Mullahs and music in Morocco

Published: July 5, 2010

The writer is a professor at Montclair State University in New Jersey, US (fawzia.khan@tribune.com.pk)

On my recent trip to Morocco, I did more than just sing. I was swept along on a tidal wave of song and music that has been swelling to gargantuan proportions, thanks to the royal decrees of King Hasan V. This  perspicacious young ruler — and I am no fan of monarchies or monarchs — has been fanning the flames of musical madness as an antidote to extremist Islam in
his country.

This was my first visit to the Maghrebian kingdom. I was bowled over by the country that has seduced many before me, including the writer John Bowles. His Orientalist novel, The Sheltering Sky, popularised further by Bertolucci’s filmic version, certainly has done its bit to pique the desires of many westerners for the exotic “Moslem” Arab world. But of course, this is now part of a fast-receding past, however imaginary, to be replaced by the very real present of a world increasingly under the sway of religious revivalism, including a virulently fanatical, pleasure-hating puritanical strain we are witnessing particularly (though not exclusively) in the Muslim world.

Music, with its magical propensities to touch the human soul and soften even the hardest of hearts and open the most closed-off of minds — represents a particular threat to the forces of obscurantism, whose aim is precisely the opposite: the shutting down of thought. Bodies and minds swaying to the rhythms of the universe, in sync with the spirituality which resides in all of us and which wants to celebrate the life-source, the beating heart — these bodies, these hearts, these souls, participating in the exchange of musical breath — these are anathema to the killjoys who want to snuff out life itself.

King Hasan of Morocco seems to have realised that we are indeed in the midst of an epic battle between the forces of light and darkness, pleasure and pain, music and fanaticism, music and militarism. Thus, a few years ago, he decided to create public venues for the promotion of music all over the country, and the result today is a cornucopia of festivals dedicated to many local and international genres of music. The most well-known of these is perhaps the Festival of Sacred Music which this year marked its 16th anniversary. It  takes place in the month of June in the ancient city of Fez, which also boasts the oldest, continuously-functioning university in the world, the Keraouine, which I had the pleasure to visit, although, sadly, I missed the festival. I did, however, make it in time for the Mewazine Festival which is on its way to becoming a huge world music festival, held in the imperial city of Rabat.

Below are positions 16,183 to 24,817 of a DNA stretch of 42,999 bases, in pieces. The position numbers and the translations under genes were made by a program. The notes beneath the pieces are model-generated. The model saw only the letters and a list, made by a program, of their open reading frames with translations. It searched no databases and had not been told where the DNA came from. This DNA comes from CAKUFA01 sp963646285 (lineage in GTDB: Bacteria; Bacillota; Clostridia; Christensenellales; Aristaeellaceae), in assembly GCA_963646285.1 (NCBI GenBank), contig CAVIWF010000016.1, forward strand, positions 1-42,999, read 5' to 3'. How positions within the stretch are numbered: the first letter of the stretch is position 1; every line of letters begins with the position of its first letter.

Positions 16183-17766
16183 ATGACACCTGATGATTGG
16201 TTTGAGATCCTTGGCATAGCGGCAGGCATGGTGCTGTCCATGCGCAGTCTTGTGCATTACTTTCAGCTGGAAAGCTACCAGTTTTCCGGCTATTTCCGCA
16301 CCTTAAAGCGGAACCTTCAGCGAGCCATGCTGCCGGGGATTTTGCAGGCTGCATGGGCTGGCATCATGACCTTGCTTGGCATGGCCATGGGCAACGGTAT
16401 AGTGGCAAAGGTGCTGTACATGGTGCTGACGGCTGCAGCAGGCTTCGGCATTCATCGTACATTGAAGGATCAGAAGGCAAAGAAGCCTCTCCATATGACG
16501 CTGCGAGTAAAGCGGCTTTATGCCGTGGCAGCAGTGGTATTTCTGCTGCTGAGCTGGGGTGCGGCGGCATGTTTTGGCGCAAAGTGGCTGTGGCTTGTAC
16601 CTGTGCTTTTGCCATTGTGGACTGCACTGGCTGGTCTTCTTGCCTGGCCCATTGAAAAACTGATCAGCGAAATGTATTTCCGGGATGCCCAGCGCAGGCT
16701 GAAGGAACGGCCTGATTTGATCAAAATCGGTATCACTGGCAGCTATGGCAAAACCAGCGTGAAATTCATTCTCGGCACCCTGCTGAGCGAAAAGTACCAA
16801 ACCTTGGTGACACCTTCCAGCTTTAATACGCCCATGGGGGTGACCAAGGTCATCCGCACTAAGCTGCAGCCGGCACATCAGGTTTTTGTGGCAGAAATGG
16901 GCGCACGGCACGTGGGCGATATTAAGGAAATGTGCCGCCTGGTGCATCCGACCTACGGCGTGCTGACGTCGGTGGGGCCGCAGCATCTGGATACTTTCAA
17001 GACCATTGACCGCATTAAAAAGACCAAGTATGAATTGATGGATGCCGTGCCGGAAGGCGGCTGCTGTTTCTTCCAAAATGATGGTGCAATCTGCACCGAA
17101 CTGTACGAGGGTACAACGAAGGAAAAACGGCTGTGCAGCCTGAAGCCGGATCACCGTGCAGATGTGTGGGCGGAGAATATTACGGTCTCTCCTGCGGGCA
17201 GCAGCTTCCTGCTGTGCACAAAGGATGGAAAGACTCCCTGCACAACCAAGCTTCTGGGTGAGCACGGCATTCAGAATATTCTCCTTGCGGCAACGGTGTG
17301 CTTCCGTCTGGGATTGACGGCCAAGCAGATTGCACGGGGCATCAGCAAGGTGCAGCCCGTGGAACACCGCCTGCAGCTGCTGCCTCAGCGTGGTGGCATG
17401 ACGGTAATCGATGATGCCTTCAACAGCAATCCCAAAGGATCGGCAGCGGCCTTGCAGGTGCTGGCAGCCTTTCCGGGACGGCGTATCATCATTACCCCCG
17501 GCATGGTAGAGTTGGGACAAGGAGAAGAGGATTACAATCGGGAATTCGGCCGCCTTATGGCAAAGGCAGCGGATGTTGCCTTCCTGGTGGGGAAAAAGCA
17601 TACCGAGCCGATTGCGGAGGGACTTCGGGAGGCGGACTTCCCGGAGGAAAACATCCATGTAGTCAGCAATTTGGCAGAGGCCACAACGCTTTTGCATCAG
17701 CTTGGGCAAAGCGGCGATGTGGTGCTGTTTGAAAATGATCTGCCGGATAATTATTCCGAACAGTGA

My friend and I careened around one night, taking cabs, two women alone, no problem, from place to place all over the city, attending free concerts in “plein air” as they say in French.  Huge open-air stages with high-quality sound systems, offering free music in various neighbourhoods from the lower-class to the well-heeled, attracted audiences in the thousands representing all classes and age groups. I saw old women with heads covered, young girls in jeans and t-shirts, and men and boys of all ages, including young ones kicking soccer balls around while music blared and performers gyrated on stage and on giant screens. We heard a new group called Outlandish from Germany and then raced off to catch the latter half of Sir Elton John’s concert.

Despite angry protests against inviting a homosexual singer to perform, voiced by members of the religious right, the king and the festival organisers stood firm in their resolve. It’s the music that matters. That was their message — one, all Muslim governments and people need to heed.  Singing my own mixture of Sufi-pop in the 14th century Kasbah Palace of Tangiers, I felt spiritually cleansed by the moon bath of my Moroccan musical journey. A journey which is already opening my heart and mind in unexpected ways.

Published in The Express Tribune, July 6th, 2010.

Reader Comments (13)

  • cmsarwar
    Jul 6, 2010 - 2:24AM

    Fawzia says she is no fan of monarchies and monarchs.But when you visit a foreign country,particularly a Muslim monarchy,there would be no harm to inform the readers,only very briefly ,whether the good monarch is feeding his subjects on music alone.Cultural pursuits become relevant after the rulers have provided basic needs for the common man.Music cannot be an effective antidote to extremist Islam .Ignorance, hunger and absence of an equitable and fair political structure breed discontent and resultant violence.I am sorry for this discordant note on Fawzia’s musically vibrant piece.Recommend

  • Umayr Masud
    Jul 6, 2010 - 9:07AM

    Everything seems fine to tourists :)
    That being said have you by chance met any mullah in morocco ? I bet not. The mullah’s there are quite different than the mullah’s around our part of the country. Unaffected by the Jamat-e-islami brand. The actually talk about things and discuss them, if your argument leaves rationality they smile and leave. Recommend

  • Adnan
    Jul 6, 2010 - 2:21PM

    Fawzia Sahiba, King Hassan II died in 1999. His son, Mohamed VI, is currently ruling Morocco. Recommend

  • Mohammed Boudarham
    Jul 6, 2010 - 2:23PM

    Sorry Madame. You talk about Hasan V but he was named Hassan II (the second), the father of Mohammed VI. as for Mawazine, its the work of Mohammed VI and not the one of Hassan II dead on july 1999.Recommend

  • YASIR RAZA KHAN
    Jul 6, 2010 - 2:45PM

    Cultural pursuits become relevant after the rulers have provided basic needs for the common man.Music cannot be an effective antidote to extremist Islam .Ignorance, hunger and absence of an equitable and fair political structure breed discontent and resultant violence.I am sorry for this discordant note on Fawzia’s musically vibrant piece.